Mid-Carolina Junior Joshua Swindler had his chance to live in his dad’s and brother’s shoes as he spent a week at the FBI Academy.
Swindler was chosen to represent the S.C. Chapter of the FBI National Academy Associates at the FBI National Academy Associates Youth Leadership Program.
The varsity football player had to fill out an application and write an essay to be in the running to represent the state. Along with six or seven others that were interviewed by a local panel, Swindler was selected to attend the 15th session for the eight day camp.
Most states can only send one person to the program a year and there are also foreign students. Swindler roomed with a student from the Philippians.
Swindler then had to read a leadership book before attending the conference at the FBI Academy and do a project on it while there.
The days at the leadership program were long with Swindler rising before 5 a.m. From 5 to 7 a.m. the group did physical training.
The teens endured 58 hours of classroom time with speakers and leadership classes.
The days for the group ended after 10:30 each night.
Swindler learned about topics ranging from ethics, to a dress code to personal finances.
“They worked to inspire us to be good leaders, speakers, good citizens and how to dress and carry ourselves,” said Swindler.
One exercise they students did repeatedly included drawing a topic from a hat. The student had 10 seconds to study the topic and then had to speak on it for a minute.
One of his favorite speakers was the oldest living Marine that had earned the medal of honor.
A day at the program was spent in Washington, D.C. where the group toured the war monuments, Arlington, the White House and got a special tour of the Capitol that included going into the house chambers.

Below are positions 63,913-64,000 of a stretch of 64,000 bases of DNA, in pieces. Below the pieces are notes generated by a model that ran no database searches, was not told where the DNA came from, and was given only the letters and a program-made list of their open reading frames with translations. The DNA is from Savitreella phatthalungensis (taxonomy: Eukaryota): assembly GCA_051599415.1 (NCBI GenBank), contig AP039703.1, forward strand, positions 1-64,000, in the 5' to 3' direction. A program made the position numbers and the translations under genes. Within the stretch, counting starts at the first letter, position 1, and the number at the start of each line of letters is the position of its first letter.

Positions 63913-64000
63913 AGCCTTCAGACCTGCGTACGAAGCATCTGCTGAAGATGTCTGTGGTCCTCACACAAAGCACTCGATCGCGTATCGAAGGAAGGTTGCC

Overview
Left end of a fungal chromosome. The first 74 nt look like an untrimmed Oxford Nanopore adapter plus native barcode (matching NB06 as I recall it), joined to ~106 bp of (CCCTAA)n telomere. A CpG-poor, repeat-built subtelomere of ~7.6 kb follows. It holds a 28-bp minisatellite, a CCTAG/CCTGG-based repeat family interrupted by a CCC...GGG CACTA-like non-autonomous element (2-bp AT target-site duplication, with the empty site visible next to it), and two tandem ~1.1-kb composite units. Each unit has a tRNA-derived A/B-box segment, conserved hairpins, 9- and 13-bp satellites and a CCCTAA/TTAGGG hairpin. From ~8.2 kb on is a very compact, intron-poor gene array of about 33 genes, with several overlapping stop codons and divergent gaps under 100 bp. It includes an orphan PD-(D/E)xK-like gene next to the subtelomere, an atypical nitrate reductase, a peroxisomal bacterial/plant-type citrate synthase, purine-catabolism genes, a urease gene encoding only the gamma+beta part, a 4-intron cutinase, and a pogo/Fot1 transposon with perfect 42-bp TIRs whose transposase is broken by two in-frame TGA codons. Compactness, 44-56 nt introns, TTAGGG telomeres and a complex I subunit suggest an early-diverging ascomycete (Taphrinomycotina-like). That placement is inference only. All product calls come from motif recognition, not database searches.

The class was also the first ever to go on the firing range where they got to shoot MP5s.
Despite having his appendix out just a couple weeks before, Swindler also ran the famous Yellow Brick Road.
At the end of the class the teens had to pass a final exam and fitness test in order to graduate.
Also Swindler did not know until the end of the class but former FBI director Louis Freeh’s son was in his section.
But maybe the most profound part of the training was Swindler cementing his decision for a career.
“I now know what I want to do for a career,” he said.
A counselor at the program has inspired Swindler to be either a Marine or Navy pilot.
Swindler added he and the counselor are emailing and the counselor is working to get Swindler into a two week youth leadership program at the Naval Academy for next summer.
Swindler’s dad, Newberry Police Chief Jackie Swindler attended the FBI Academy at the age of 26 while working for the local police department. His brother, Jackson Swindler, attended the leadership training a couple of years ago.